A major advantage of the BDS diagnosis is that it has been explored in empirical studies, including primary-care populations. On the other hand, BDS does not embrace all patients with impairing symptoms; a small group of patients with either rare functional symptom patterns or only very few disabling symptoms or just one disabling symptom are not included in the category. In addition, all studies on BDS have been conducted in countries of the Western world. The lacking knowledge of the validity of BDS in the developing countries is a drawback.
However, field trials studies are being performed worldwide including primary care populations from Brazil, Mexico, Spain, Pakistan and Hong Kong under the auspices of World Health Organization. Finally, the term itself may be a challenge as it translates poorly into some languages and may contribute to dualism, e.
Reactions to diagnoses of functional disorders vary broadly and there is a need to find common ground and concept. The BDS concept may offer an evidence-based path for uniformly categorising patients with functional disorders and may help relieve some of the classification confusion caused by the existing numerous overlapping labels. Furthermore, BDS may provide the GP with a diagnosis which is more suitable for the clinical picture seen in general practice and opens up for tangible explanatory models. In combination, this may entail more consistent patient management and may also form the basis for more homogeneous research in prevention and improved treatment strategies; hence BDS holds the potential for better patient outcomes.
Competing interests. All authors contributed to the idea of this paper. MV and PF contributed to the background and discussion. All authors provided critical revision of the manuscript and have approved the final version of this article. Per Fink, Email: kd. Mogens Vestergaard, Email: kd. Marianne Rosendal, Email: kd. National Center for Biotechnology Information , U. BMC Fam Pract. Published online Dec Author information Article notes Copyright and License information Disclaimer.
Corresponding author. Received Jun 8; Accepted Dec 3.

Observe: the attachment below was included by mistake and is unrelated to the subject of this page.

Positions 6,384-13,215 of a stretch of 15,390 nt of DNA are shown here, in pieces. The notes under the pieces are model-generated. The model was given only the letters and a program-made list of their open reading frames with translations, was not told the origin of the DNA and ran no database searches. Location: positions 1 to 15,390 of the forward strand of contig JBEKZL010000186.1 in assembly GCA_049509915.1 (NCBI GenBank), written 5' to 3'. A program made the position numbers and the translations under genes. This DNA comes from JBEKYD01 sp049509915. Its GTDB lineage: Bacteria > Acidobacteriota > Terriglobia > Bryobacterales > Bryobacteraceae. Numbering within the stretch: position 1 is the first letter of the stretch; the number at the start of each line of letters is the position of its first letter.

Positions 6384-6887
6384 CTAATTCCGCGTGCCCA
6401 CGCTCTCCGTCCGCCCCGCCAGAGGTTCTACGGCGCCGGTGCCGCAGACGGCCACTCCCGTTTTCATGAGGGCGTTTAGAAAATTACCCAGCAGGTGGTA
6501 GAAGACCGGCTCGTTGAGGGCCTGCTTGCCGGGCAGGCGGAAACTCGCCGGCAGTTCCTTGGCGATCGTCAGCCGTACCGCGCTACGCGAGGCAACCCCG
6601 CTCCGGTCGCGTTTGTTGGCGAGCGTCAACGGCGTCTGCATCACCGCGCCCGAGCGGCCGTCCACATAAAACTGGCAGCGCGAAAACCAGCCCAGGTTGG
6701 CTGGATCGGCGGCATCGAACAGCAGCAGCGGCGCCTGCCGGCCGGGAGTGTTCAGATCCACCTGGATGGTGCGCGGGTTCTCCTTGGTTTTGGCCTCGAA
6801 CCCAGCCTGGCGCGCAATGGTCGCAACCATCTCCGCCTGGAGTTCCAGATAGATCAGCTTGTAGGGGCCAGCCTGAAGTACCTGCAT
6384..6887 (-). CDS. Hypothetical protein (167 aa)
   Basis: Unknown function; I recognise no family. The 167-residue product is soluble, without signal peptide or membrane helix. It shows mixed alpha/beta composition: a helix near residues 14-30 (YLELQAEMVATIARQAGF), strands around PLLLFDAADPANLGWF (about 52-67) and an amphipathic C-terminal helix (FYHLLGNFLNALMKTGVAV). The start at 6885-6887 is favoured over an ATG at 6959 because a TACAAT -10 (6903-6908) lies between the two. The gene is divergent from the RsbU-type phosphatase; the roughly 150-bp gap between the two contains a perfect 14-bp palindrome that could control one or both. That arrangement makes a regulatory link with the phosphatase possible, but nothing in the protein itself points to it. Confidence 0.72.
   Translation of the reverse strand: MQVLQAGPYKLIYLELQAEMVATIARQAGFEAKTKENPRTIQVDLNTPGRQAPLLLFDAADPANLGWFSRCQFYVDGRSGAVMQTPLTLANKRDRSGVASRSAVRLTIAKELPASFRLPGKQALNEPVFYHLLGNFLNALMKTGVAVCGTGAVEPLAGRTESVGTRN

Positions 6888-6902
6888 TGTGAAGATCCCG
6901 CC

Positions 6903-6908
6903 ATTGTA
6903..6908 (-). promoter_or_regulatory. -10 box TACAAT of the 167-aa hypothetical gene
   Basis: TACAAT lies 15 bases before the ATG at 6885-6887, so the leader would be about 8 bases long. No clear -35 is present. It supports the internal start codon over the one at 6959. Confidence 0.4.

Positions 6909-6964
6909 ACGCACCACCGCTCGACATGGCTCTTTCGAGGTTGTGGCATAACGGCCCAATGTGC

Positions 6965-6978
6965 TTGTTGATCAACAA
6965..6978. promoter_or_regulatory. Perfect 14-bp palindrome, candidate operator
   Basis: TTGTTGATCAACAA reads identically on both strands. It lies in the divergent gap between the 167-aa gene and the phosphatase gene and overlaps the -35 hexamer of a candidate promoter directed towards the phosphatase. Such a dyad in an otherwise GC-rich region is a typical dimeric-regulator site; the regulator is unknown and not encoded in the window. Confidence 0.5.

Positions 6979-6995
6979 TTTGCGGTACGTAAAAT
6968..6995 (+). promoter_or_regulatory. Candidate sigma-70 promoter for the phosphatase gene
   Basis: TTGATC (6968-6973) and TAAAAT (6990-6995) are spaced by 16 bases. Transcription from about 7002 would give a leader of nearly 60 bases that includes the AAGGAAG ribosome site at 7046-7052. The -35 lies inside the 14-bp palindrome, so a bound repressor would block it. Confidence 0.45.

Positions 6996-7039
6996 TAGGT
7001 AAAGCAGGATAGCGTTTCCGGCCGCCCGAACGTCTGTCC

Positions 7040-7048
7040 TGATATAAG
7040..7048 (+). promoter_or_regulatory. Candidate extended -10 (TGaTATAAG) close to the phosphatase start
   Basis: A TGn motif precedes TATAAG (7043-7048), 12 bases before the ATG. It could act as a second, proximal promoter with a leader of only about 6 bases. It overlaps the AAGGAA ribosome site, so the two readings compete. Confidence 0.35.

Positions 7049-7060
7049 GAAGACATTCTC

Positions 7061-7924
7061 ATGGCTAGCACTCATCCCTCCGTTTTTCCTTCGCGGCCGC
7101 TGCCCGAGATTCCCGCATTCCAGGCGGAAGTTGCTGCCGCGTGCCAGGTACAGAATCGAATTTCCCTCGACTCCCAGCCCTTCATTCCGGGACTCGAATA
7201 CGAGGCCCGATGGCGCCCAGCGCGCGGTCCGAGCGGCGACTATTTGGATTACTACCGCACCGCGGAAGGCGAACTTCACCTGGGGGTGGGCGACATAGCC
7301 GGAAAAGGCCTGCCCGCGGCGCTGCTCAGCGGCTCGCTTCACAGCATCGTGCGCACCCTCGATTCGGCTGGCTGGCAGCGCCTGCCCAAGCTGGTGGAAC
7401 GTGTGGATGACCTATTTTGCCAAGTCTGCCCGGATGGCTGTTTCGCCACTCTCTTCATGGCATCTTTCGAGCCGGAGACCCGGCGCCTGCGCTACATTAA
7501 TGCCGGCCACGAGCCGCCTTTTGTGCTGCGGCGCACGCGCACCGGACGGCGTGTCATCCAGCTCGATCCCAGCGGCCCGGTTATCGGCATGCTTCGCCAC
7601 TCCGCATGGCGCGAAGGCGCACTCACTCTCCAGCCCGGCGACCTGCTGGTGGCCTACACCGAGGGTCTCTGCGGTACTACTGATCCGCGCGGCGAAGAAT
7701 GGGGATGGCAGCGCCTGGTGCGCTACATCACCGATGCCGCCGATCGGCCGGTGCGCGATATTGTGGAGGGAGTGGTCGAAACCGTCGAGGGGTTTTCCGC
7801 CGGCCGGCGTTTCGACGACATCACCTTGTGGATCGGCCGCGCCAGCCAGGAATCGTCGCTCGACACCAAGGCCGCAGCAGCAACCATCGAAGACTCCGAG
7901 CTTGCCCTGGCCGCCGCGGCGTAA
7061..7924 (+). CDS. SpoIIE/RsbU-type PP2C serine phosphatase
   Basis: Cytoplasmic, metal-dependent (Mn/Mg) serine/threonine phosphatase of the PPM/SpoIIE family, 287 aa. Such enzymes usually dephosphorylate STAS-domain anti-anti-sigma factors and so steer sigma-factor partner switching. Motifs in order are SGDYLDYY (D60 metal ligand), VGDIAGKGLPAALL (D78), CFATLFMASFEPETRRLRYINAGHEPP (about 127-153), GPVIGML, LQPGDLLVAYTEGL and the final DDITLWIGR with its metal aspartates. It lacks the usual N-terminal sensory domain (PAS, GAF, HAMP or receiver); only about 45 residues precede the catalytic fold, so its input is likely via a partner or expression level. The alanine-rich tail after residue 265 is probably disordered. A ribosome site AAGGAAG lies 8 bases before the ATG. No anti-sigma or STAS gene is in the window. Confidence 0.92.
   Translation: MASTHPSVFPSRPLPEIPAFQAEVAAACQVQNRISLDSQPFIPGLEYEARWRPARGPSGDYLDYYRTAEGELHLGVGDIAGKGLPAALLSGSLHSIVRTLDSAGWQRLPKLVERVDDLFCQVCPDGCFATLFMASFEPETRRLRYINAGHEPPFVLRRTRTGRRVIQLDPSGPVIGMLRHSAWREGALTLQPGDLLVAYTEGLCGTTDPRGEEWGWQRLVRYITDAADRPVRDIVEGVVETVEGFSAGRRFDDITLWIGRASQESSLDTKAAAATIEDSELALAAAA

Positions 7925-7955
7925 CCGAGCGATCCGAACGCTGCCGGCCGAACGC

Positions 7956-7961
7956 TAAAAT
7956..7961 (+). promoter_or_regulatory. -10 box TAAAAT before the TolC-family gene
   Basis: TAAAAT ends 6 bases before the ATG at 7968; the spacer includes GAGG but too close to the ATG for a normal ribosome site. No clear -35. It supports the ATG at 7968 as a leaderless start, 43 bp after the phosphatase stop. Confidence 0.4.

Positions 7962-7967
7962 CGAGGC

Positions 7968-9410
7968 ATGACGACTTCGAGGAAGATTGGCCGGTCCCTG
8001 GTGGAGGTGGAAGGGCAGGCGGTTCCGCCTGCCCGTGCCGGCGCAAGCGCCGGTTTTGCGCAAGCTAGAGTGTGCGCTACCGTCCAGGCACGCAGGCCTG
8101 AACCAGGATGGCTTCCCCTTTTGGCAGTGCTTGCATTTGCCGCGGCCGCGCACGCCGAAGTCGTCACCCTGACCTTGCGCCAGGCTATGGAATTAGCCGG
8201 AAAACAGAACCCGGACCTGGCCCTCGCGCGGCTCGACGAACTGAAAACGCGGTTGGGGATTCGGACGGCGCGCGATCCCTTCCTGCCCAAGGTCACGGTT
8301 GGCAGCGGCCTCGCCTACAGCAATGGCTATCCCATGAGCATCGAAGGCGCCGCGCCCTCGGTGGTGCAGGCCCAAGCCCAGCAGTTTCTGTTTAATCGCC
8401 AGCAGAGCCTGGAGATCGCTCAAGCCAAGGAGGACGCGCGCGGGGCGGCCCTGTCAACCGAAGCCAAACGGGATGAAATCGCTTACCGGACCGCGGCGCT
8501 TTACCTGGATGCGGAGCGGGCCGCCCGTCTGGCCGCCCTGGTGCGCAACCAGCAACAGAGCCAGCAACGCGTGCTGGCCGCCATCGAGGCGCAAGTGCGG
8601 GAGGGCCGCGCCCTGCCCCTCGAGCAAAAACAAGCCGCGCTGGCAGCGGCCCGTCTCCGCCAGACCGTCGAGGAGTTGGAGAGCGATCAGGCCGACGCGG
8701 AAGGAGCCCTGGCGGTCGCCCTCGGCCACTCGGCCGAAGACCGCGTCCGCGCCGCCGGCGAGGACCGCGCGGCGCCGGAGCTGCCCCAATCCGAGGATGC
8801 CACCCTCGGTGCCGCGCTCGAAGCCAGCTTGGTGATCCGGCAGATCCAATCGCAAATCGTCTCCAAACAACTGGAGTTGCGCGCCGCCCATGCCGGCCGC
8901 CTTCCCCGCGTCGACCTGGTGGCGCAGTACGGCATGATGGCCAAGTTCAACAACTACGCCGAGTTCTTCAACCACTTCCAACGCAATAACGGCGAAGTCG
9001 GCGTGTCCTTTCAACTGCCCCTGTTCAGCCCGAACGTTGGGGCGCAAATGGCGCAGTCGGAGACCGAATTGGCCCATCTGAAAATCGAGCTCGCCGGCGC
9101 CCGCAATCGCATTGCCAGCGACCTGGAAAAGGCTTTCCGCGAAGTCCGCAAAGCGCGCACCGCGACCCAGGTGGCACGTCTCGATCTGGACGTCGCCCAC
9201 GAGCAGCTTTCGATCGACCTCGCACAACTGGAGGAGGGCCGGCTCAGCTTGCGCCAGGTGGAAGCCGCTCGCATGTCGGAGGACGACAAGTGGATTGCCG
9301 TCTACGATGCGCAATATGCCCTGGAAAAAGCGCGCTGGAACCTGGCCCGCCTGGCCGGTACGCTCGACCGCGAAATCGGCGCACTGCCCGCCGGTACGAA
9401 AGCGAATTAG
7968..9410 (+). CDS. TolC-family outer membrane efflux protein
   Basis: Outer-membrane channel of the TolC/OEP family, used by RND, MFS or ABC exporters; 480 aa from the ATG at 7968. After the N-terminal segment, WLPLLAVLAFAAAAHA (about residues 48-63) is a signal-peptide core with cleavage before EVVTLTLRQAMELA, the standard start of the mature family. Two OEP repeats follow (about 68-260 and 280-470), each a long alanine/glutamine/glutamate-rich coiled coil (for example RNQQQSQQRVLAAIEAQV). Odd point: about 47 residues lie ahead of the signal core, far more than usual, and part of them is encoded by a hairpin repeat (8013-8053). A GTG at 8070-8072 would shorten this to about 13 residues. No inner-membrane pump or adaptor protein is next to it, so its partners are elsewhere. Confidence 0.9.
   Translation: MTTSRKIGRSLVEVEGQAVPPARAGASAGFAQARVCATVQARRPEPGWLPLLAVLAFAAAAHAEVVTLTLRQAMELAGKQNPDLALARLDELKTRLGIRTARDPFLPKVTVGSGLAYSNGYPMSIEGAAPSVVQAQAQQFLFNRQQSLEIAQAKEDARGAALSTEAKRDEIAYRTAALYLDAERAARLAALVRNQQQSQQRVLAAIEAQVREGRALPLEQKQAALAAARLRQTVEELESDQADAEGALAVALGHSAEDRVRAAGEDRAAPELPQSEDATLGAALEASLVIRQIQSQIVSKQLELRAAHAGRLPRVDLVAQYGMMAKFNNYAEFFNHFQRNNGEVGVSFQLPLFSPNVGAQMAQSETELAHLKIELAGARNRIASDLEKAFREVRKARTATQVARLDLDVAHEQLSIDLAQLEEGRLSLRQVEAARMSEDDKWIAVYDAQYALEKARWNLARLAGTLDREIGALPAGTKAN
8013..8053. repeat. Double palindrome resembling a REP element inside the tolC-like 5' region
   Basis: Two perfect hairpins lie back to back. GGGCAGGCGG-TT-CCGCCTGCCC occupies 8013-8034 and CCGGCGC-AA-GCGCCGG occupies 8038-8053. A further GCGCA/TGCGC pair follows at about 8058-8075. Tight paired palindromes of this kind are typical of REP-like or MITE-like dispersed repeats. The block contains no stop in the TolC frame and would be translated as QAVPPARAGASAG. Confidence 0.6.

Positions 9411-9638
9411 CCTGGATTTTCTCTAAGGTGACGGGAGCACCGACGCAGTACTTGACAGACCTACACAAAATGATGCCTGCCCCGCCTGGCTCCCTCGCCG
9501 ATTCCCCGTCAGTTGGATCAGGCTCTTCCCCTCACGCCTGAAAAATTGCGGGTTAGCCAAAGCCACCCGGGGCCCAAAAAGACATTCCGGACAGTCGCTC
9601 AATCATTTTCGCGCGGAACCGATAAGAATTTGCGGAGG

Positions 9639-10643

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This article has been cited by other articles in PMC. Abstract Background Conceptualisation and classification of functional disorders appear highly inconsistent in the health-care system, particularly in primary care. Discussion A growing body of evidence suggests that the numerous diagnoses for functional disorders listed in the current classifications belong to one family of closely related disorders.
Summary Bodily distress syndrome is a diagnostic category with notable validity according to empirical studies. Keywords: Bodily distress syndrome, Functional disorders, General practice, Diagnosis, Diagnostic utility, Diagnostic validity, Medically unexplained symptoms.
Background Many primary-care patients complain of symptoms which cannot be attributed to any conventionally defined medical disease or mental disorder [ 1 — 3 ]. Discussion and conclusions The nature of bodily distress A growing body of evidence suggests that the many different functional somatic syndromes and somatoform disorders listed in the current classifications belong to a family of closely related disorders, or that they are expressions of the same underlying illness phenomenon with various subtypes [ 2 , 8 , 40 , 43 , 48 — 50 ].
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Open in a separate window. The diagnostic category of BDS The diagnostic category of BDS is based on the symptom groups pertaining to bodily distress and introduces symptom pattern recognition as a core element of the diagnostic criteria. Table 1 Diagnostic criteria for BDS. How does BDS fulfil the principles of diagnostic validity and clinical utility? Table 2 Validators and utility of clinical syndromes, as well as established evidence regarding BDS.
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No studies found Is it acceptable to users? Lam et al. No studies found Is it used correctly? No studies found Does it improve clinical outcome? No studies found Does it enhance communication? The diagnostic validity and BDS In favour of the validity of BDS is the fact that the clinical description of the BDS symptom profiles originates from principal component analyses analysis based on data from a large study of patients from internal medical and neurological departments and from primary care. The additional validity criteria and BDS The population used for developing the BDS diagnosis is partly representative of primary care as the BDS criteria were based on empirical data from both primary- and secondary-care populations.
Patient acceptability Data collected for clinical assessment of patients with multi-organ BDS show a high degree of patient acceptability [ 97 ], and multi-organ BDS has been used as an inclusion criterion in several clinical trials with low drop-out rates [ 45 , 46 ].
Are psycho-behavioural characteristics a prerequisite for the diagnostic criteria? Terminology A useful diagnostic category may improve the clinical communication. Does BDS enhance a non-dualistic approach to functional disorders? Summary BDS is a diagnostic category that fulfils several important validators for clinical syndromes.
Footnotes Competing interests M. References 1. Classification of somatization and functional somatic symptoms in primary care. Aust N Z J Psychiatry. Symptoms and syndromes of bodily distress: an exploratory study of internal medical, neurological, and primary care patients. Psychosom Med. Fink P, Rosendal M. Recent developments in the understanding and management of functional somatic symptoms in primary care. Curr Opin Psychiatry. Medically unexplained symptoms in family medicine: defining a research agenda. Fam Pract. J Psychosom Res. American Psychiatric Association.
Diagnostic and Statistical Manual of Mental Disorders.